After Sending Senior Girls to The Principal
By 20 minutes in, I’ve asked two girls to go.
A third erupts. I say nothing. She is gone.
Seamless anger is how they leave.
Our class is quiet now. Order’s price
is weighed in thoughts. Is there remorse?
Critique of me?
At lunch, I pull aside the one I love the most.
I ask her of regret. She says her choice was sound.
It was your mood, she tells me. I had to go.
I ask her if she’d like to know about my mood,
what made it, how it felt. Reluctance
says sure. I tell her
how it feels to know that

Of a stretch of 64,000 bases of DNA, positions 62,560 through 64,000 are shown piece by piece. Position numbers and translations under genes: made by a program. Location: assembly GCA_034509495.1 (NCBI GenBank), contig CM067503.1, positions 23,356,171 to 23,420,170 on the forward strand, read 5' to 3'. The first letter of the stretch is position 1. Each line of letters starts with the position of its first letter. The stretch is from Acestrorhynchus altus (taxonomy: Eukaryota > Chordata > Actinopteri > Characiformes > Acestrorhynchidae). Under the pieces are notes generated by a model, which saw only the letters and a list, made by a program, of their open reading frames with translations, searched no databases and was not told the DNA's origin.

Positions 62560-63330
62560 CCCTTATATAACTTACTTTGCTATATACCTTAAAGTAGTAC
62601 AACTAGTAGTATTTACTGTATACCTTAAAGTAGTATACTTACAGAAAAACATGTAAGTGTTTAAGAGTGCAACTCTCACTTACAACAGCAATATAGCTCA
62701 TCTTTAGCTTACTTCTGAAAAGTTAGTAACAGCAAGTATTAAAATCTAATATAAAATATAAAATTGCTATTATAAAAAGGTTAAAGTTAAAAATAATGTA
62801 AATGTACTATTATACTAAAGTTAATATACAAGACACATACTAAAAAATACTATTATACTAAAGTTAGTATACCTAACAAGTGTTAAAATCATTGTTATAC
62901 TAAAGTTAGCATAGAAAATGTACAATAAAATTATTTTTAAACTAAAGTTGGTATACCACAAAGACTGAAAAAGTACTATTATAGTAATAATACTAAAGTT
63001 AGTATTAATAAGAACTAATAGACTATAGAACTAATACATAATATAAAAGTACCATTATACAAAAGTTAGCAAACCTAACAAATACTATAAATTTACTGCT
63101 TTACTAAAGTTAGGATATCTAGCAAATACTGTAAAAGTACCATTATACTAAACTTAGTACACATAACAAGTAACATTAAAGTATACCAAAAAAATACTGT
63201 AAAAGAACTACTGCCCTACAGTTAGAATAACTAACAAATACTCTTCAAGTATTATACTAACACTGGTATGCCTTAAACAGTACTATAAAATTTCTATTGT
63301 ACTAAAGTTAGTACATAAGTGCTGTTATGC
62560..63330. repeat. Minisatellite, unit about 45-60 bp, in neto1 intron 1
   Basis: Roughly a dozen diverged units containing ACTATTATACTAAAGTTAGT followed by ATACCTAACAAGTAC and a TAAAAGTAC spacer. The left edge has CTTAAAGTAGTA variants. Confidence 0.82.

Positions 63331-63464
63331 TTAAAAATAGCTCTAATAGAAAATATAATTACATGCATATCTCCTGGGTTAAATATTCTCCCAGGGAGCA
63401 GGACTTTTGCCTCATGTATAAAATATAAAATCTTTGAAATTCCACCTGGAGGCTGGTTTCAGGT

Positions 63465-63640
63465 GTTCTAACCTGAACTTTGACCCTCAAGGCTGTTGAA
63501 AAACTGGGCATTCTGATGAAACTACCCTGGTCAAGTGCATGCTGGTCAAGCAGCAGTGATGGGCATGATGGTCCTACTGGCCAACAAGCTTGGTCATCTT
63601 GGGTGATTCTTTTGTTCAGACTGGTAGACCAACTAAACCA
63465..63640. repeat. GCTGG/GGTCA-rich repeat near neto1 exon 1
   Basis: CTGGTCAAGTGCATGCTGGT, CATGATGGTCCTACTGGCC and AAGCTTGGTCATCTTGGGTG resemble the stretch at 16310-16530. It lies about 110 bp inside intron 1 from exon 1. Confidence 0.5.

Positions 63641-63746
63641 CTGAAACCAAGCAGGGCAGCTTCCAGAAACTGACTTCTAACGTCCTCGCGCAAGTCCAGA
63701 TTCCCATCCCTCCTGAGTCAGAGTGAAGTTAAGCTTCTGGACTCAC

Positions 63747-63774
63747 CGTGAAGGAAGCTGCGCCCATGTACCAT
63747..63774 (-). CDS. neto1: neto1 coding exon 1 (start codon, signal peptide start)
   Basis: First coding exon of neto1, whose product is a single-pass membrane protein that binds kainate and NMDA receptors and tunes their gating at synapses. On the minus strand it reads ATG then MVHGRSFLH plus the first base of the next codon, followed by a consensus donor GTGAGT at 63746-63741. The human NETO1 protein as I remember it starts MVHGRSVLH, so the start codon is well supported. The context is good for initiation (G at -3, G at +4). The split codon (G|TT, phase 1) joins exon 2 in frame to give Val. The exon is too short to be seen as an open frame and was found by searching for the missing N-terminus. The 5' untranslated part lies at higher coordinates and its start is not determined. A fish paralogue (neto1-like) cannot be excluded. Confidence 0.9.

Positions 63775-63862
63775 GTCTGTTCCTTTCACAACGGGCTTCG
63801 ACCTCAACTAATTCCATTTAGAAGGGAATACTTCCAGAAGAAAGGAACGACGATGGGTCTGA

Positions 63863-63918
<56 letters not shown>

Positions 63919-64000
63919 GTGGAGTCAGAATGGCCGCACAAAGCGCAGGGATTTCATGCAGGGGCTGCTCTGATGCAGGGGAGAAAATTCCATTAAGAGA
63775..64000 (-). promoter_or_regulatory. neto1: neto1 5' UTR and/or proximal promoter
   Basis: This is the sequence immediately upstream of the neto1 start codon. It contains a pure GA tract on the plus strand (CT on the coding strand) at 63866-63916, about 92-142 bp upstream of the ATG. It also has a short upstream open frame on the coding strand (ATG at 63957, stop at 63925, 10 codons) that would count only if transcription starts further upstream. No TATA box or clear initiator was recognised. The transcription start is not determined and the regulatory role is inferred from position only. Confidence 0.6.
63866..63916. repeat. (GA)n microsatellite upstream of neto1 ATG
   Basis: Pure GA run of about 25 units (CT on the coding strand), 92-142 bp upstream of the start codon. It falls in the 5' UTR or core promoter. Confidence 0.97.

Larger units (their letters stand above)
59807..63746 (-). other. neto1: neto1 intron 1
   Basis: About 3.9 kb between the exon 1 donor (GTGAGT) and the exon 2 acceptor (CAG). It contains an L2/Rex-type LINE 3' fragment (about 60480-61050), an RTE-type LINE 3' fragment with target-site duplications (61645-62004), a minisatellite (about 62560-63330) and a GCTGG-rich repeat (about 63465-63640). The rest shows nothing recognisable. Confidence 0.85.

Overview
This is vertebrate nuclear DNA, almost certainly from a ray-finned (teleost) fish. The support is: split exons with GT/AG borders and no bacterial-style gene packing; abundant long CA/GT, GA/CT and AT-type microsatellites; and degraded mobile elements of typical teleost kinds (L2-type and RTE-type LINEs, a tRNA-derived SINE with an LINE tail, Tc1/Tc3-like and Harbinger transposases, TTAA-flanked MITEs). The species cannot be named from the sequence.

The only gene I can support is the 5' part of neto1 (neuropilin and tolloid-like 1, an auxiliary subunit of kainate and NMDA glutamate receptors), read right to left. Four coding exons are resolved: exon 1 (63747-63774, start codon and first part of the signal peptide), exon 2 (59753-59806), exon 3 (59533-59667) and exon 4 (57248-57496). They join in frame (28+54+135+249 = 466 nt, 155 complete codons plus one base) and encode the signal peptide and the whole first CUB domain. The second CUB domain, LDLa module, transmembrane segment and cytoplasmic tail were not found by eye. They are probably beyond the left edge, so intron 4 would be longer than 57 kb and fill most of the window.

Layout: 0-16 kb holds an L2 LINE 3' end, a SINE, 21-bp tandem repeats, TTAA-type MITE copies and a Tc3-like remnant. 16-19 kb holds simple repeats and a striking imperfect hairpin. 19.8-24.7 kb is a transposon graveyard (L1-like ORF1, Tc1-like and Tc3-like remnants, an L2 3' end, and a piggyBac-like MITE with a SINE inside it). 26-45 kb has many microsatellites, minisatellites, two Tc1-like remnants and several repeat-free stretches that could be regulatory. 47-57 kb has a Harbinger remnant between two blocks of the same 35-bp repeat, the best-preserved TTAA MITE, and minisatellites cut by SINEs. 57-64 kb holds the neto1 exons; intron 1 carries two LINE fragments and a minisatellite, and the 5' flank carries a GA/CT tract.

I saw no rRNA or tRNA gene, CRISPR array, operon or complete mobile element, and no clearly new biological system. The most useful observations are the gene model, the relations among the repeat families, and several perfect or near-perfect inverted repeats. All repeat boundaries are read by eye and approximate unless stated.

I will soon let her into a world
callous and sharp without traction.
I’m scared that she doesn’t write
well enough, doesn’t know her tone,
doesn’t yet love herself.
I don’t say how much I’ll miss her.
We’re in the small room with the plastic spoons
and the microwaves. Kids come and go.
My face finds its ridges. My eyes draw
tight and I could weep or could stop myself.
She cries with me, salty rolling globes.
Kids heat their meals, gather utensils,
hardly notice. We’re so quiet, standing here,
looking at each other, knowing
that this how we teach and how we learn.